Dedicated research month for orthopaedics.
Second year residents complete a 10-week rotation with one of our fellowship-trained hand surgeons. This block is a true mentorship style with one-on-one training in the operating room and clinic. As a PGY-2, you begin to gain autonomy in the operating room as you are guided through common and complex upper extremity pathology.
- Trauma x 2
The PGY-2 rotates for two blocks on the trauma service. They are responsible for consult management, either directly or by supervising the intern as appropriate. About half of the block is spent on nights, a formative process where you are entrusted with in-house call responsibility at the Level I. Oversight is provided by the senior residents on call and the attending surgeons. Senior residents are approachable and happy to answer questions or assist on a difficult reduction. The PGY-2s while they are on the day team are expected to help teach the interns and other learners on the team (rotating ED residents, medical students, physician extenders). They also get into the OR. It may seem impossible now, but the growth and confidence that is gained in your orthopaedic knowledge while on this rotation is exponential.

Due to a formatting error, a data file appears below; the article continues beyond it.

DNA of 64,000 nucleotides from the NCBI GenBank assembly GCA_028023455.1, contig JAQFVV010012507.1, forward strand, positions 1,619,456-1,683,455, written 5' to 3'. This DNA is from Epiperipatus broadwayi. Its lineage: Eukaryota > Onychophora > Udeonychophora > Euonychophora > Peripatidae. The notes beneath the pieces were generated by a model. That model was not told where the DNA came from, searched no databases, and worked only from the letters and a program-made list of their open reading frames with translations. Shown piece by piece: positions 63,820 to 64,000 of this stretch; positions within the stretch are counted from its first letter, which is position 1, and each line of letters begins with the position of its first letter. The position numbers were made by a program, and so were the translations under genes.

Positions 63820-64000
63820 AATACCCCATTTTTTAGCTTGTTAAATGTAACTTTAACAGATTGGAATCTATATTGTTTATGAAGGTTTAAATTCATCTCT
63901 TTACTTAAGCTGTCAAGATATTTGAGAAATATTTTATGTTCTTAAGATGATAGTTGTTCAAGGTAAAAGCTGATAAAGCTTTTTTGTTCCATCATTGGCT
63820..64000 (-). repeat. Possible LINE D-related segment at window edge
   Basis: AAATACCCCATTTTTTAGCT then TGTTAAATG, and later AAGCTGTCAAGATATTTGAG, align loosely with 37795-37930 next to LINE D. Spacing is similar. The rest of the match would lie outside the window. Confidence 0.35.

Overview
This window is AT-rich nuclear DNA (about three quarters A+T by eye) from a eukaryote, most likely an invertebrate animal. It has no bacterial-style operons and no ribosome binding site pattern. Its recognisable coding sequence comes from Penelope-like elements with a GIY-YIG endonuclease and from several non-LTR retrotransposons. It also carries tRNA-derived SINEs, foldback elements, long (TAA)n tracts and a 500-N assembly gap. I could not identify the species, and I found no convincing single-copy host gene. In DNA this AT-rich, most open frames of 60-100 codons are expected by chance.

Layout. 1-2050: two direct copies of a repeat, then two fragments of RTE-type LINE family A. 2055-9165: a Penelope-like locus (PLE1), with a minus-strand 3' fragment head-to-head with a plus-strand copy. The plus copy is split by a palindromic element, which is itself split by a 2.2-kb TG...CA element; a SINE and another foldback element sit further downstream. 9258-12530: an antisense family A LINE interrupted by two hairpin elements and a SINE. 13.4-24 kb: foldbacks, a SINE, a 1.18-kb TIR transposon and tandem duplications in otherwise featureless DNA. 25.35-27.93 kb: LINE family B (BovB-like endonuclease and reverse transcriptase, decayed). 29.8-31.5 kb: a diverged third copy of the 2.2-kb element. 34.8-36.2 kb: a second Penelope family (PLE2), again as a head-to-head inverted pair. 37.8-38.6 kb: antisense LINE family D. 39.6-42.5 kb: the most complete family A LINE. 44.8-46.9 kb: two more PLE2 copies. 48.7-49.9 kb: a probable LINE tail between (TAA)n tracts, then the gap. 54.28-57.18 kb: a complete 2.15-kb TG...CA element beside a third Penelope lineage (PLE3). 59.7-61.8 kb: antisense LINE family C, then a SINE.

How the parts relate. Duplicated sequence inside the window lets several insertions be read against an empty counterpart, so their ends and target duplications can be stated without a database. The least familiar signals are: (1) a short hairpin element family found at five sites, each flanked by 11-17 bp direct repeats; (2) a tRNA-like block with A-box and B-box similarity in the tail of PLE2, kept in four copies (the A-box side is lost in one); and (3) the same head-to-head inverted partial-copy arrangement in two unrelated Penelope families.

You’ll be the only resident on this general orthopaedics rotation. A wide variety of pathology comes in through clinic, and it is a great window into how a generalist practice works. You may perform a total knee arthroplasty, carpal tunnel release, and shoulder arthroscopy on any given OR day.
Working with a senior resident, usually a chief, this rotation is on a very busy service, with excellent exposure to pediatrics and sports injuries in young athletes. Dr. Garcia’s service features a heavy operative case load. You’ll get exposure to primary ACL reconstruction, PAOs, hip arthroscopy, as well as operative pediatric trauma during your rotation.